Wildfire Awareness Week
A wildfire is a fire that rages out of control in the wilderness, like a rangeland, countryside or forest. Wildfires often begin unnoticed. These fires are usually triggered by lightning or accidents, such as campers or hikers that did not take care of their campfire properly. They spread quickly, igniting brush, trees, and homes.
Create and Maintain Defensible Space around your home
Defensible space is the buffer you create between a building on your property and the grass, trees, shrubs, or any wildland area that surround it. This space is needed to slow or stop the spread of wildfire and it protects your home from catching fire—either from direct flame contact or radiant heat.
Maintain your Home to Harden it to Fires
- Regularly clean the roof and gutters.
- Maintain an area approximately 30’ away from you home that is free of anything that will burn, such as wood piles, dried leaves, newspapers and other brush.
- Connect garden hoses long enough to reach any area of the home and fill garbage cans, tubs, or other large containers with water.
- Review your homeowner's insurance policy and also prepare/update a list of your home's contents.
Here are 13 tips to fire ‘harden’ your home
Create your Own Emergency Supply Kit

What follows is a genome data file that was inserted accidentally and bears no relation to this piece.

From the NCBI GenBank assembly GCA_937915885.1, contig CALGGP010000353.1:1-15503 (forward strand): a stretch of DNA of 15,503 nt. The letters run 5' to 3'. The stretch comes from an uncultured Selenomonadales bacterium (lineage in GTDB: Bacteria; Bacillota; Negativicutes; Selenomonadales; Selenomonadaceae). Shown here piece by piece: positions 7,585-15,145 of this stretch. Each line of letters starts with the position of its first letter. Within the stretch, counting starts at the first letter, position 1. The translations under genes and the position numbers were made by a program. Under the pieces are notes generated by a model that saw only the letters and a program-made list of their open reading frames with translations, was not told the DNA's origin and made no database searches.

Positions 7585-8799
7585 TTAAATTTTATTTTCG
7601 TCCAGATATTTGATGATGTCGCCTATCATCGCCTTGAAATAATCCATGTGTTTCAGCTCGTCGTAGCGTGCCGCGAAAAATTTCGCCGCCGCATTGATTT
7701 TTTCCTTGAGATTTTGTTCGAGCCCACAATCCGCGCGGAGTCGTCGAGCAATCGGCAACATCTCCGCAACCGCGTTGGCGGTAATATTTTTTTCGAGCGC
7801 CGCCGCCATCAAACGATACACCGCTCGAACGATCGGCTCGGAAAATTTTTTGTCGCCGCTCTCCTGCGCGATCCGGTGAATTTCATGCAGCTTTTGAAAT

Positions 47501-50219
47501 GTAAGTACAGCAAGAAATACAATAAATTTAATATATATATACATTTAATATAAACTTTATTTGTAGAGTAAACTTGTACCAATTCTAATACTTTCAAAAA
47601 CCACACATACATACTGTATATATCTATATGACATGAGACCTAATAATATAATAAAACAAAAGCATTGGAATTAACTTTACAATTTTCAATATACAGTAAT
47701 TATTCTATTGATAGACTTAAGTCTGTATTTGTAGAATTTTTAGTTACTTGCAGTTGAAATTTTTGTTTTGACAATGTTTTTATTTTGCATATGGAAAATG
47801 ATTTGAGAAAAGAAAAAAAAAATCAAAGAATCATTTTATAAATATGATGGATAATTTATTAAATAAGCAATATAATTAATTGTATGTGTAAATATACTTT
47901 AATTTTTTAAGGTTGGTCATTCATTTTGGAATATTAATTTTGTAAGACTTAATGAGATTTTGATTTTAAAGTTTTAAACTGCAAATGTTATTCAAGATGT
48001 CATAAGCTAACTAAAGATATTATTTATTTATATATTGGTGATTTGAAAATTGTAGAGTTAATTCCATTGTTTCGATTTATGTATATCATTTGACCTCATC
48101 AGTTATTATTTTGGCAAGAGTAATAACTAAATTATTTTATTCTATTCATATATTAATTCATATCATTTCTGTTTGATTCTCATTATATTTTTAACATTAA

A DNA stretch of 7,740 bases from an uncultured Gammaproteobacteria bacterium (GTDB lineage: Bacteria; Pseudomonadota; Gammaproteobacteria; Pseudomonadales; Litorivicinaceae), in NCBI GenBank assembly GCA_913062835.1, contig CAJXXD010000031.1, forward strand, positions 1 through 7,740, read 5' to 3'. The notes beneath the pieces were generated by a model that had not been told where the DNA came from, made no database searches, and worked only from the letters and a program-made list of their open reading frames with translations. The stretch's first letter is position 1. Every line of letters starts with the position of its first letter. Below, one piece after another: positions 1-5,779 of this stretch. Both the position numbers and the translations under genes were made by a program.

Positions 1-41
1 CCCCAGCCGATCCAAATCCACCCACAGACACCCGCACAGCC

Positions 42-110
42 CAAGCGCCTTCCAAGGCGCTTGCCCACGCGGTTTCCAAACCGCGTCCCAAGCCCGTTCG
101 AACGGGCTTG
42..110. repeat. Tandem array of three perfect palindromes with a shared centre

- Water, one gallon of water per person per day for at least three days, for drinking and sanitation
- Food, at least a three-day supply of non-perishable food
- Manual can opener for food
- Radio: Battery-powered or hand crank radio
- Flashlight and extra batteries
- First aid kit
- Cell phone with chargers, inverter or solar charger
- Etc.… Here FEMA’s read.gov emergency supply kit list www.ready.gov/kit
Develop your family Communication Plans
1. Collect Important Contact Information
a. Create a paper copy of the contact information for your family and other important people/offices, such as medical facilities, doctors, schools or service providers
Make sure everyone carries a copy in his or her backpack, purse, or wallet.
Have regular household meetings to review and practice your plan
Here is an example of a family communication plan
Family Communication Plan
Develop your Family Evacuation Plans
Your family evacuation plan identifies places where you and your family will meet, both within and outside of your immediate neighborhood. Use the Family Emergency Plan to decide these locations before a disaster.
Act immediately when fire strikes
Ready, Set, Go